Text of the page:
A shock I know: The strategic use of backing up
Okay I think what some of the readers, or lurkers as they have been dubbed, may have missed is that pretty much everyone agrees on many things when it comes to backing up.
There are some disagreements that is also clear, such as what to focus training on the most etc.
This thread is not for discussing those differences, there are more than enough.
What I would like to focus on is where we do agree.
Backing up has been described as creating space, controlling the distance and disengaging.
All of these descriptions are correct.
I am coming to prefer the term disengaging.
You are attacked.
You might have been surprised.
You may be in a poor strategic position.
You may not be sure how serious the situation is.
You may not even be sure it isn’t a friend jacking around.
For whatever reason you decide (usually instantly) not to engage at that moment.
So you back up.
You create space.
The purpose is to gain some control and what you want to gain control of is the timing of the engagement or reengagement. If YOU decide it should happen. This is the control you want to get.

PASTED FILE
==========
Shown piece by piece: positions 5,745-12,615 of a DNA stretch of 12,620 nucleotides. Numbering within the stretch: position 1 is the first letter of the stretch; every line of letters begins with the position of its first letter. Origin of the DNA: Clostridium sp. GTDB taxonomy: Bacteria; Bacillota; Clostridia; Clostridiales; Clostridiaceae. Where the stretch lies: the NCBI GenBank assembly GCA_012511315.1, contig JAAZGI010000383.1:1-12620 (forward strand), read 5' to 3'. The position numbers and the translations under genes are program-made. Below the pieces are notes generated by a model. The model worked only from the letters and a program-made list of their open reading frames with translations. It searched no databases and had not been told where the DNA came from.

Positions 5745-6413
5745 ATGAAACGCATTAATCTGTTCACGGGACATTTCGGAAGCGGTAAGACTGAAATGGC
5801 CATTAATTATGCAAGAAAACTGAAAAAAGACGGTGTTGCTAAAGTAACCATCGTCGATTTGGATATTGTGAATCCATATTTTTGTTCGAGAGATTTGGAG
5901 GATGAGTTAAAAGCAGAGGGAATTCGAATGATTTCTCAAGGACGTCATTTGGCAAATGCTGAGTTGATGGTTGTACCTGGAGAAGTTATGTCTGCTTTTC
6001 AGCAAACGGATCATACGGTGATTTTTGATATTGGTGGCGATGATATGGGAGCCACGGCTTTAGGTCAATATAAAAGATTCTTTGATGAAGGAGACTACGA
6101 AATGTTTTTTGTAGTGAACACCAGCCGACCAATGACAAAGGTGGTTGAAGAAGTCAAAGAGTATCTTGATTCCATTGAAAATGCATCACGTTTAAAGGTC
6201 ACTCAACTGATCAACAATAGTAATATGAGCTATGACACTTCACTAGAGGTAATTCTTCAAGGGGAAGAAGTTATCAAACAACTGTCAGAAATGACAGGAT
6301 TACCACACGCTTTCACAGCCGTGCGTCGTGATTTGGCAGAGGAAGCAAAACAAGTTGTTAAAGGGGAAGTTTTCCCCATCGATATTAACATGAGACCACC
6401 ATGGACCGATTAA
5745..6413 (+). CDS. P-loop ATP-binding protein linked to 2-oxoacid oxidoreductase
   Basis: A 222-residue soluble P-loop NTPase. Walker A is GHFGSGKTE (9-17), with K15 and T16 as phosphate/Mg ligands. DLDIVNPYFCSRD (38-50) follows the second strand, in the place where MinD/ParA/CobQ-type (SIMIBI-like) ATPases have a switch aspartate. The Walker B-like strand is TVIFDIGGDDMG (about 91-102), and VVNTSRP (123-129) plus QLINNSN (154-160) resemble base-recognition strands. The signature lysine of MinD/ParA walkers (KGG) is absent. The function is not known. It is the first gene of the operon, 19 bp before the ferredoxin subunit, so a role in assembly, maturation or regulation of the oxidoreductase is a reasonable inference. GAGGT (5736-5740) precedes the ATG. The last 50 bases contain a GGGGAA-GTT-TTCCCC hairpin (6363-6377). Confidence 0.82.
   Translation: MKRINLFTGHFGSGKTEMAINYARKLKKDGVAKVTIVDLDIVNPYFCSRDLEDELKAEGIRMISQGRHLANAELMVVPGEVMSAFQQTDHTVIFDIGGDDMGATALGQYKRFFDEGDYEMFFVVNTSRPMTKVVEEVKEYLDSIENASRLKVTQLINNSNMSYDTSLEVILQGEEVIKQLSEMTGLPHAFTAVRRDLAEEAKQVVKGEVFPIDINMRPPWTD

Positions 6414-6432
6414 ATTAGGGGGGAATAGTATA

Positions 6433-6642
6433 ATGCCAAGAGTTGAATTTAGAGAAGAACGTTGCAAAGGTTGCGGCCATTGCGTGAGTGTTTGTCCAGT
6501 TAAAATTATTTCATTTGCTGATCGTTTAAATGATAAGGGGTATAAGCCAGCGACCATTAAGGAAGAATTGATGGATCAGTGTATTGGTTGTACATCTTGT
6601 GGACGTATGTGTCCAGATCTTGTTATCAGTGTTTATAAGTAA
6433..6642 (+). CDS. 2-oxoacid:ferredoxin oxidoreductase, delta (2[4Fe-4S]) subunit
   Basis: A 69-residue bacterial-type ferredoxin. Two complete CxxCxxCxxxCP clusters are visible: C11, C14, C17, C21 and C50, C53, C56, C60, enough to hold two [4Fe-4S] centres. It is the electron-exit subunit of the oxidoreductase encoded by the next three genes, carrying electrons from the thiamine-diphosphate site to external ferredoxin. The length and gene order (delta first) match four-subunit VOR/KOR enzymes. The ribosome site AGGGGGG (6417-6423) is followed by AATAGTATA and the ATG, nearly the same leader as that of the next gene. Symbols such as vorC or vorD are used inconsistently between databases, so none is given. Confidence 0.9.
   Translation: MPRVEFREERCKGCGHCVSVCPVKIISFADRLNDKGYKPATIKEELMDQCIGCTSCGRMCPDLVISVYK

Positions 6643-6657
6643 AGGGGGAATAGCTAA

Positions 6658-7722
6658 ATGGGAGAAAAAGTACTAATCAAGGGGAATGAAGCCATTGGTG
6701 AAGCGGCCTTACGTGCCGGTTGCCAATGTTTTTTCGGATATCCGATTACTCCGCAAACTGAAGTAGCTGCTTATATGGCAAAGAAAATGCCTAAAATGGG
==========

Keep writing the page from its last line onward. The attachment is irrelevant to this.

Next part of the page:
You may disengage and do it in a manner that leaves the person not wanting to continue and therefore you can verbally defuse the situation.
You may disengage and make an escape. Highly recommend when facing multiple attackers or armed attackers.
However; most of the time you can only come out of a self protection situation by winning (or rather surviving) the engagement.
So you back up to disengage because you decided engaging at that time was not in your best interest. Keeping control of that space (distance) you can decide if and when you will time the reengagement.
I once saw a show where the head of the Hong Kong police was being interviewed after he successfully defended himself against about 18 attackers.
When asked what he did first, he replied “ran away.”
The interviewer (this was in the height of the Bruce Lee movies) was shocked.
The police chief said, “There were 18 of them, of course I ran.. I ran until I reach a very narrow alley then I stood my ground where they could only come at me two at a time. After I finished about nine of them the rest ran away.”
This has always been a good example for me of strategy and the strategic use of distance to time your engagement with the enemy under better circumstances.
To me, and I am sure all the others, backing up or distancing is used to disengage because (for whatever reason) you have decided the time for engaging was wrong. You use the disengagement to either escape the threat or time your reengagement so that you win.
When you are successful in gaining that control the disengagement is successful.
So for all those reading the arguments over backing up I would like you to also know that there is actually a great deal we all agree with, but there are areas of strategy or frequency that may differ.
Since Jim has a good post going on going forward I thought I would start one for the strategy of disengaging or backing up.
This thread is for posting the areas of agreement on backing up.